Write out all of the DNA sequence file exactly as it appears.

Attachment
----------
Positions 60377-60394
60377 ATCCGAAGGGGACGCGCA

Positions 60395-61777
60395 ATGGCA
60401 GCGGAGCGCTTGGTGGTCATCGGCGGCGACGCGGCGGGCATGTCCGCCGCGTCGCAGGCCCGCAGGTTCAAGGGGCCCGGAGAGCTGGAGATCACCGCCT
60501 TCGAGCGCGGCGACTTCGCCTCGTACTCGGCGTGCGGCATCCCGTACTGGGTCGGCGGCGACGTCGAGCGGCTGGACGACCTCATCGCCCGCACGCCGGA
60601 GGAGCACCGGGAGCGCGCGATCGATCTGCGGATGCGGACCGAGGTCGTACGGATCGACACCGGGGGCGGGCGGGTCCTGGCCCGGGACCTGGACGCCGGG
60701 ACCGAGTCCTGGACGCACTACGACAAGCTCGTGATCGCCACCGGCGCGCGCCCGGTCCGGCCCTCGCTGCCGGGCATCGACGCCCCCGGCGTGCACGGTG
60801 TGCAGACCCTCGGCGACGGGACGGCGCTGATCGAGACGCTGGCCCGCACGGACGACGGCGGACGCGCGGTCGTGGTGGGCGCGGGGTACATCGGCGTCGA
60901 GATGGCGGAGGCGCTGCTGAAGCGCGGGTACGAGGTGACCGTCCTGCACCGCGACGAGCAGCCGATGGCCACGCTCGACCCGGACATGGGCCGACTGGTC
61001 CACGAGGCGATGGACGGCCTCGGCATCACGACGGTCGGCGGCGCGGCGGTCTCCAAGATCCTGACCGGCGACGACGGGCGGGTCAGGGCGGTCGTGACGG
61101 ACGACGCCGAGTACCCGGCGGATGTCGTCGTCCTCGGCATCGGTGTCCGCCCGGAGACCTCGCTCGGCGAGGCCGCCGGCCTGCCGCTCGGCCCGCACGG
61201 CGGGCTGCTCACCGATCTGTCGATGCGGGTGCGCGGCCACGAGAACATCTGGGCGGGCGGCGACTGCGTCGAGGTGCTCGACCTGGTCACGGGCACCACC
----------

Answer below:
Positions 60377-60394
60377 ATCCGAAGGGGACGCGCA

Positions 60395-61777
60395 ATGGCA
60401 GCGGAGCGCTTGGTGGTCATCGGCGGCGACGCGGCGGGCATGTCCGCCGCGTCGCAGGCCCGCAGGTTCAAGGGGCCCGGAGAGCTGGAGATCACCGCCT
60501 TCGAGCGCGGCGACTTCGCCTCGTACTCGGCGTGCGGCATCCCGTACTGGGTCGGCGGCGACGTCGAGCGGCTGGACGACCTCATCGCCCGCACGCCGGA
60601 GGAGCACCGGGAGCGCGCGATCGATCTGCGGATGCGGACCGAGGTCGTACGGATCGACACCGGGGGCGGGCGGGTCCTGGCCCGGGACCTGGACGCCGGG
60701 ACCGAGTCCTGGACGCACTACGACAAGCTCGTGATCGCCACCGGCGCGCGCCCGGTCCGGCCCTCGCTGCCGGGCATCGACGCCCCCGGCGTGCACGGTG
60801 TGCAGACCCTCGGCGACGGGACGGCGCTGATCGAGACGCTGGCCCGCACGGACGACGGCGGACGCGCGGTCGTGGTGGGCGCGGGGTACATCGGCGTCGA
60901 GATGGCGGAGGCGCTGCTGAAGCGCGGGTACGAGGTGACCGTCCTGCACCGCGACGAGCAGCCGATGGCCACGCTCGACCCGGACATGGGCCGACTGGTC
61001 CACGAGGCGATGGACGGCCTCGGCATCACGACGGTCGGCGGCGCGGCGGTCTCCAAGATCCTGACCGGCGACGACGGGCGGGTCAGGGCGGTCGTGACGG
61101 ACGACGCCGAGTACCCGGCGGATGTCGTCGTCCTCGGCATCGGTGTCCGCCCGGAGACCTCGCTCGGCGAGGCCGCCGGCCTGCCGCTCGGCCCGCACGG
61201 CGGGCTGCTCACCGATCTGTCGATGCGGGTGCGCGGCCACGAGAACATCTGGGCGGGCGGCGACTGCGTCGAGGTGCTCGACCTGGTCACGGGCACCACC